Our current engineering target is 1 million writes/sec and > 10 million reads/sec on top of an architecture similar to that, on a single box, to our fully transactional, MVCC database (write do not block reads, and vice versa) that runs in the same process (a la SQLite), which we've also merged with our application code and our caching tier, so we're down to—literally—a single process for what would have been at least three separate tiers in a traditional setup.
The result is that we had to move to measuring request latency in microseconds exclusively. The architecture (without additional application-specific processing) supports a wire-to-wire messaging speed of 26 nanoseconds, or approx. 40 million requests per second. And that's written in Lua!
To put that in perspective, that kind of performance is about 1/3 of what you'd need to be able to do to handle Facebook's messaging load (on average, obviously, Facebook bursts higher than the average at times...).
Point being, the OS is just plain out-of-date for how to solve heavy data plane problems efficiently. The disparity between what the OS can do and what the hardware is capable of delivering is off by a few orders of magnitude right now. It's downright ridiculous how much performance we're giving up for supposed "convenience" today.
The paper was "Network Stack Specialization for Performance" and by moving pretty much all of tcp out of the kernel and into userspace they were able to get a web server that outperformed nginx 3.5x or so. The point of this particular paper was that, as the title suggests, keeping these things generalized as they must be in the kernel comes at a fairly significant performance cost.
Now obviously I don't want to have to write tcp for every network application I write, but it is interesting to think of such things as libraries instead of in the kernel, where I can pick the tcp that I know performs best for my particular application.
It says that (# requests) = (# requests / time) * time
There is nothing else "that might have conceivably affected the result", it's just algebraic cancellation.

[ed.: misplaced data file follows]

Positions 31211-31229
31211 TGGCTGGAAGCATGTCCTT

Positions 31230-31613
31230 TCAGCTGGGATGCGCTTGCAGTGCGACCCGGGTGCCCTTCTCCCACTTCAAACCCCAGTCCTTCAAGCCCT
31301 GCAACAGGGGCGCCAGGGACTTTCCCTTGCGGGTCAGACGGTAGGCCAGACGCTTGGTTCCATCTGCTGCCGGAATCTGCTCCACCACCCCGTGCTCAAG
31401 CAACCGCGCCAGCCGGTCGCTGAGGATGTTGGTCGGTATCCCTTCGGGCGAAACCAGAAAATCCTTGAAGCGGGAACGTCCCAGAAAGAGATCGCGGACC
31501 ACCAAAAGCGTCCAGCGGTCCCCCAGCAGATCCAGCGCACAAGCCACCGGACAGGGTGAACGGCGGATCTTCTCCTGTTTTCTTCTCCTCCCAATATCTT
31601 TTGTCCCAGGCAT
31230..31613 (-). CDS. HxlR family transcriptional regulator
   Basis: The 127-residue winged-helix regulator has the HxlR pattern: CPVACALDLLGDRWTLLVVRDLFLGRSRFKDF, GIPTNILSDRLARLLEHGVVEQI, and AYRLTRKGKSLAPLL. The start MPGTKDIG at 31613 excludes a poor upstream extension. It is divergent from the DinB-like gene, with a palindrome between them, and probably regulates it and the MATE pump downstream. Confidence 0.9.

Everything else that might have mattered is ruled out by saying "stable system" and saying that all variables are averages.
I'm not saying it's not useful, but that's an awfully "gee whiz" tone to use to comment on r = (r/t) * t
This part is more worthy of an exclamation point, since it makes clear a practical impact:
> Because L is the minimum of all these limits, the OS scheduler suddenly dropped our capacity, L, from the high 100Ks-low millions, to well under 20,000!
I think the deeper point is along the lines of Wigner's classic "The Unreasonable Effectiveness of Mathematics in the Natural Sciences"
It happens to be the case that elementary dimensional analysis is sufficient in the case in hand -- and it often is.
 Caveat: impressive in terms of features; i don't have any information about the quality of the implementation
The polyglot aspect, very impressive performance (as it's based on netty), and simple deployment model make it an interesting choice. It let's you put computationally intensive operations into worker verticles that run in their own thread pool, while also having i/o blocking operations run async on the event loop in a nodejs style.
Fibers first remove the problem, and then let you choose the most appropriate programming style for your domain.
My proposal is to have a small exokernel between the hardware and the application. The exokernel is there to provide very simple access to the hardware (like the disk or network) and will rely on the application to do anything complicated (like handling TCP/IP).
So the increased latency of the OS scheduler has little to do with the number of layers between your application and the hardware, and a lot to do about assumptions the OS can make about your code.
You most certainly want a general-purpose OS scheduler, it's just that many applications can benefit from user-level lightweight threads.
I hope I don't come off as a creeper because I was very curious on what you are working on and dug through your comments. Is it this BareMetalOS project?
The answer is, of course, it depends on what your priorities are.
I've seen projects that write OS's from the ground up for a wide variety of reasons (security, correctness, optimization of use case, etc.) But very rarely is it for price reasons.
How is it that you intend to do an OS startup? That's a pretty tough nut to crack.